by Rebecca Gwira
Rebecca Gwira is a 2022 UNC CEED Summer Research Fellow and a graduate student in the Department of Counseling and Psychological Services at Georgia State University.
This June while training with CEED as a summer fellow, I was able to travel back to Ho and Accra, Ghana, where my family is from and currently lives. Between enjoying needed time with loved ones and steadily working on my dissertation and CEED projects, I was reminded of how little I know about eating disorders presenting in Ghana, let alone across other African countries. Upon reviewing the literature to learn more, I found that there have been relatively few works published on prevalence rates and risk factors of eating disorders across Africa, though there has been a notable increase in recent years. Dr. Daphne van Hoeken and colleagues wrote the first review of studies on the epidemiology, specifically prevalence and risk assessment, of eating disorders on the African continent. They found that four studies provided epidemiological data on anorexia nervosa (AN), bulimia nervosa (BN), and EDNOS, which included binge-eating disorder and “atypical” presentations of AN and BN in the DSM-IV. Specifically, they found full syndrome or partial BN in Egyptian girls, no cases of AN among Ghanaian college women despite morbidly low weight due to religious fasting, EDNOS among Tanzanian girls and women aged 13-30, and BN among Kenyan adults.1 Furthermore, they found pica behaviors and bulimia reported in a case study of an Ethiopian 17-year-old girl, though her pica behaviors were culture-laden, thus not warranting a pica diagnosis. Read more about pica here.
Many studies in the review used screeners for eating attitudes and behaviors (e.g., BITE and EAT-26) to assess risk, and found that there is a risk for developing an eating disorder in African samples across countries, consistent with past research (e.g.,2). Van Hoeken and colleagues1 found one in South Africa that assessed risk among a general population sample. This study reported that those with mixed ethnic ancestry had lower body esteem than their monoracial Black and White counterparts and monoracial Black girls reported an increase in weight loss practices. Nasser and colleagues3 note increases in eating disorder pathology among Black South African girls after the fall of the apartheid regime as “cultural marker[s] of distress, caused by transitional and conflicting cultural forces” which may contextualize that finding.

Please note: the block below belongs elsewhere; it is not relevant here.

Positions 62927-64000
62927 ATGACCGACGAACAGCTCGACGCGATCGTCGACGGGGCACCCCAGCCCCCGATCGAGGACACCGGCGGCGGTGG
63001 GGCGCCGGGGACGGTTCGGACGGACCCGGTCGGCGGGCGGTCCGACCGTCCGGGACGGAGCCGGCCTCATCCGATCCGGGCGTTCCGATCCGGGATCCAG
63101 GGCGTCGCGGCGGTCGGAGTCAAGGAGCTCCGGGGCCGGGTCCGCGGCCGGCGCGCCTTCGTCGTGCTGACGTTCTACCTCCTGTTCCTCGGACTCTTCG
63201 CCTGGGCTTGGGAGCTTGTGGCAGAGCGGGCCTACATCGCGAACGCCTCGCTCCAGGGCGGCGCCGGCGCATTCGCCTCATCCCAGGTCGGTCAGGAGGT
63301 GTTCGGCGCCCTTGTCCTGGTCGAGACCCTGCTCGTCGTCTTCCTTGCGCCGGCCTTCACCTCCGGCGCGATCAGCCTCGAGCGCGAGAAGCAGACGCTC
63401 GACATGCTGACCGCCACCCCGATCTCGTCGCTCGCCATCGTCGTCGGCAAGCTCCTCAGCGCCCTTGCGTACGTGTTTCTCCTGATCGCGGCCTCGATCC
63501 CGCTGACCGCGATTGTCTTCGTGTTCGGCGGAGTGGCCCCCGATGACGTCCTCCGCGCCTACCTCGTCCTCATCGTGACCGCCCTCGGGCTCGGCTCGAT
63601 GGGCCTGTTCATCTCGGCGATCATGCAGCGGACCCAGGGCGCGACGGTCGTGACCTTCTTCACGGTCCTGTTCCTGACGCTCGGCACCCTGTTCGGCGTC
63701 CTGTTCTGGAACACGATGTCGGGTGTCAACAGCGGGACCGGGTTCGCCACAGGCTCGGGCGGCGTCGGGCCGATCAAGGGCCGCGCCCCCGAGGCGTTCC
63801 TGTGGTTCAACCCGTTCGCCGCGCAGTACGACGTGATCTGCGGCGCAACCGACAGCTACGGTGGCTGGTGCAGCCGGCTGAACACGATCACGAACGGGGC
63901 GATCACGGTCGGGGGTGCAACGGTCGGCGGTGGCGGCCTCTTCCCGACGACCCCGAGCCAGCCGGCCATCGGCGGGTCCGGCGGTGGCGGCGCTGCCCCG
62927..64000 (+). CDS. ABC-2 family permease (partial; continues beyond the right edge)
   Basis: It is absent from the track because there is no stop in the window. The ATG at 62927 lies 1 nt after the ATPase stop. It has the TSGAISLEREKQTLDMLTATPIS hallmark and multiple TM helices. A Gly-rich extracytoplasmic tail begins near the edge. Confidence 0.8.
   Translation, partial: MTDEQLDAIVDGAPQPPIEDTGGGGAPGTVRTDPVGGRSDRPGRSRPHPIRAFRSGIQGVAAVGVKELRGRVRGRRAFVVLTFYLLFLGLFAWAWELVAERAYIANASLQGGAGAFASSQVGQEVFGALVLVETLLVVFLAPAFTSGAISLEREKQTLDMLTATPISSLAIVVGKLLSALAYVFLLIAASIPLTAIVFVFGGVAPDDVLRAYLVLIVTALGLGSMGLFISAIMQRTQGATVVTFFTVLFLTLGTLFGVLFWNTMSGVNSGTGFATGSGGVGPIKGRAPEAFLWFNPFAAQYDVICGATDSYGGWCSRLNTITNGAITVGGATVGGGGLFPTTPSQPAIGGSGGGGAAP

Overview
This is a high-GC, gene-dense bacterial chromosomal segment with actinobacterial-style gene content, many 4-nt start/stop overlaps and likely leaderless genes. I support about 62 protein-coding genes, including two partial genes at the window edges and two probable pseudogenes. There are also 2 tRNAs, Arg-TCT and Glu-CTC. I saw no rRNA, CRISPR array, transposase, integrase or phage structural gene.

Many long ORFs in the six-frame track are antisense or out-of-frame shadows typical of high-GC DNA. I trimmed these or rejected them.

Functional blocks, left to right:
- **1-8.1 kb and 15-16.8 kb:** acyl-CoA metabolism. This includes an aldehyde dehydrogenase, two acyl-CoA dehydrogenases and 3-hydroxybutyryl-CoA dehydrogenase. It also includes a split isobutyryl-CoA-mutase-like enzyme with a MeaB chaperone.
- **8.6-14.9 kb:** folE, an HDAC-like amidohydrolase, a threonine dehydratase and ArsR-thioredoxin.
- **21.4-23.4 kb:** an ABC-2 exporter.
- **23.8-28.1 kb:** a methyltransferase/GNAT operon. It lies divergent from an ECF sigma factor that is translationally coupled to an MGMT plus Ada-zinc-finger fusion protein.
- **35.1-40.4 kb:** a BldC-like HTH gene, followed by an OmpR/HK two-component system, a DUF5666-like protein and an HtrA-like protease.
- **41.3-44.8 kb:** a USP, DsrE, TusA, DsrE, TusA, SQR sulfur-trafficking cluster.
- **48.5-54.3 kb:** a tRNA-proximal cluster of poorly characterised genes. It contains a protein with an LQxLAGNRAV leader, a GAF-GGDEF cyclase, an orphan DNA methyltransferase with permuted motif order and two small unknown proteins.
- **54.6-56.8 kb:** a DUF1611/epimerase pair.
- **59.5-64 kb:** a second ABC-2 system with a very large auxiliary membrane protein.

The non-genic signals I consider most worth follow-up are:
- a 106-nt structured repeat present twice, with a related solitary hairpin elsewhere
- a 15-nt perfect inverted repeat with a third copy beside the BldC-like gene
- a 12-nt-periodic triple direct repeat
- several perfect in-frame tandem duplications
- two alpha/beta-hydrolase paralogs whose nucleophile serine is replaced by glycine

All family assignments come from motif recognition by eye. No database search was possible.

The authors highlight the potential for misunderstandings of eating disorders in Africa in the studies they reviewed regarding the use of the DSM-IV diagnostic criteria and the unknown validity of the screening measures in these samples. Indeed, they note that given the removal of fear of fatness, desire to be thin, and amenorrhea as central diagnostic criteria for AN in the DSM-5, many of the college women assessed in the aforementioned Ghanaian study likely would have met criteria for AN today.1 Regarding validity, LeGrange and colleagues4 underscore the importance of culturally informed research. For Black South African girls who scored high on a disordered eating screener, post-survey interviews revealed more culture-laden and economic nuance to their behaviors unrelated to weight/shape concerns typically associated with high scores in Western countries.1,4
The Van Hoeken review was the first of its kind when it was published, and we have since seen more published on disordered eating in African countries. For example, one study reported that among 587 secondary school students in Nigeria, 8.7% reported eating disorder pathology across scores on abnormal eating attitudes measures and structured clinical interviews (i.e., the EAT-26 and MINI).5 Furthermore, Gyasi and colleagues6 found older Ghanaian adults who had moderate to severe food insecurity, measured by increased meal skipping and late first meal of the day, reported increased psychological distress. Continued efforts in this emerging area of eating disorder research are needed to expand what we know about prevalence, incidence rates, and global burden of disease throughout Africa. Additionally, research on eating disorders in Africa should continue validating screening tools and using follow-up interview data across various diverse countries, as well as continue exploring risk factors such as food insecurity/hunger, globalization, and acculturative stress.
1. van Hoeken, D., Burns, J. K., & Hoek, H. W. (2016). Epidemiology of eating disorders in Africa. Curr Opin Psychiatry, 29(6), 372-377.
2. Makino, M., Tsuboi, K., & Dennerstein, L. (2004). Prevalence of eating disorders: a comparison of Western and non-Western countries. Medscape Gen Med, 6(3).
3. Nasser, M. (2009). Eating disorders across cultures. Psychiatry, 8(9), 347-350.
4. Le Grange, D., Louw, J., Breen, A., & Katzman, M. A. (2004). The meaning of ‘self-starvation’ in impoverished Black adolescents in South Africa. Culture Med Psychiatry, 28, 439-461
5. Ehimigbai, M., Otakpor, A. N., & Uwadiae, E. (2017). Prevalence of eating disorders among school-attending adolescents in Benin city, Nigeria. Int J Innov Res Adv Stud, 4(3), 353-7.
6. Gyasi, R. M., Peprah, P., & Appiah, D. O. (2020). Association of food insecurity with psychological disorders: Results of a population-based study among older people in Ghana. J Affect Disord, 270, 75-82